They’re simply awesome and now I write for them too.

PS – this update was made possible by being stuck overnight in Houston on my way to Mexico. On my birthday.

Fuck Continental Airlines and fuck you too,  Houston.  Texas…good grief.

United States of Strange. Part 3: A Trip to the Feast

6 08 2009

‘Are you gonna be here for the Feast?’

‘Have you heard about the Feast?’

‘Only one week til the Feast…’

This is all I have heard from the New Bedfordites since arriving at the start of June.

The Feast of the Blessed Sacrament has been running 95 years and purports to be — among other things — the largest Portuguese feast in the world, and to hold a record for the most wine consumed per square foot, anywhere in the world.

No one seems to know exactly what it celebrates; a festival of Madeiran culture seems to be the popular answer.

But if this is Madeiran culture, I can only advise you stay the hell away from that particular island.

Cardoza looks for a fire pit to sear his meat

Cardoza looks for a fire pit to sear his meat

Despite the vaguely religious title, the Feast involves thousands of people crowding into the Feast Grounds (a park which remains empty 361 days a year), and getting absolutely hammered on cheap wine and beef.

But that sounds right up Ben’s alley, I hear you say.

Yeh, kind of, but this one was a bit of a letdown after hearing the hype for the past three months.

and you wonder why kids are scared of clowns?

and you wonder why kids are scared of clowns?

I guess it’s fun for locals to catch up with their mates if they can push through the crowd, but one night of having my feet stepped on and overproof Madeiran wine sloshed all over me was enough. It goes on for four days…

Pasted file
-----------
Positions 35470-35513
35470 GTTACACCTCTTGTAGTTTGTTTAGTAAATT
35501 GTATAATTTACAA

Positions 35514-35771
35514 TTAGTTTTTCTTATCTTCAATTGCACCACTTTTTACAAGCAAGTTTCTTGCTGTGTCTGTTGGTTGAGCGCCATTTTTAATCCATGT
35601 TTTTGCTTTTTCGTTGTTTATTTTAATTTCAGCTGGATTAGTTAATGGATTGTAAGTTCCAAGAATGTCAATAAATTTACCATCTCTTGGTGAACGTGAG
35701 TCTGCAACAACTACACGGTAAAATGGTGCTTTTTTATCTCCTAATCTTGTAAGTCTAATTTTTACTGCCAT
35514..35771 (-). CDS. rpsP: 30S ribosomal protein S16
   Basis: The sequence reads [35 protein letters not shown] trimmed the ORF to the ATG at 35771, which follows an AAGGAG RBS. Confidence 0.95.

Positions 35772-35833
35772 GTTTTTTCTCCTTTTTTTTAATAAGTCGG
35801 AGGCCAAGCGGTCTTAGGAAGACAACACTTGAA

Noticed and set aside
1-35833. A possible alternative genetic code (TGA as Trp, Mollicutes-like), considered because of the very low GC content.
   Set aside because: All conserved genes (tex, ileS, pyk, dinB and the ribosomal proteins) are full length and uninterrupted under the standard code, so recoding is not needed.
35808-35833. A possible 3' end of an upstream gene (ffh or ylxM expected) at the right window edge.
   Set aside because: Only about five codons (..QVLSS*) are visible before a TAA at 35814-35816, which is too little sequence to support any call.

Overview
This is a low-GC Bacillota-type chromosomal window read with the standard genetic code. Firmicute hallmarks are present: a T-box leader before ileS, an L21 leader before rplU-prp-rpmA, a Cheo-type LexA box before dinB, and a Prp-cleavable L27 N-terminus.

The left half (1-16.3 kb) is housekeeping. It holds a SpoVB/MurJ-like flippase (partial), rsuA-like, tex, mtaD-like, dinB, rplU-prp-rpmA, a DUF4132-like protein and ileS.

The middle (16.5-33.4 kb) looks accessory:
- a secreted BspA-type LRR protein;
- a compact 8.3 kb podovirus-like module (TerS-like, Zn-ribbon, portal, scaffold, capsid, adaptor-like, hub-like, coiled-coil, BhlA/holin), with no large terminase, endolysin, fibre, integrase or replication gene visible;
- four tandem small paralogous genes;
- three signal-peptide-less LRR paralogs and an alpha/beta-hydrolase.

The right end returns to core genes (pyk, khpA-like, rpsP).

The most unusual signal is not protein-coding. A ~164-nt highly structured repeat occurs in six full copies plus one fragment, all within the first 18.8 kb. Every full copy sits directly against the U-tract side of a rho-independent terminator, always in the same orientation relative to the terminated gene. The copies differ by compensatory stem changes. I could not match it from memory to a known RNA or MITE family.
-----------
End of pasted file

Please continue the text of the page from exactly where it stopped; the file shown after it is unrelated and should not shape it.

There are also fights all weekend, grabbing girls’ asses is considered fair game by the throngs of teenagers and they don’t serve wine in bottles anymore after someone was killed a few years back.

Classy, right? I call: Hoax.

United States of Strange. Part 2: Life Downtown

6 08 2009

As I mentioned above, New Bedford is wearing a little thin.

People here are just…odd. Not all of them, but there is definitely an epicentre of weirdness here downtown, centred not far from our door.

One visitor asked if there was a methadone clinic nearby, which gives you some insight as to the type of folk who inhabit our doorstep.

Neck tattoos are also popular among the downtown crowd, men and women alike.

fishermen are among the more sensible NB inhabitants

fishermen are among the more sensible NB inhabitants

Many of the shops close to home are vacant, as are nearby malls and whole villages. It’s kind of sad, but also creepy and rundown – you wonder what the future holds for these little burbs.

There’s no Main Street, USA – just a loose collection of whale-themed giftshops, restaurants, newsagents and galleries scattered here and there and not nearly enough good bars.

The bus-station is a preferred hangout for the strangest of the townsfolk, a confusing mix of white guys who think they’re black and black guys trying to look like wealthy white guys.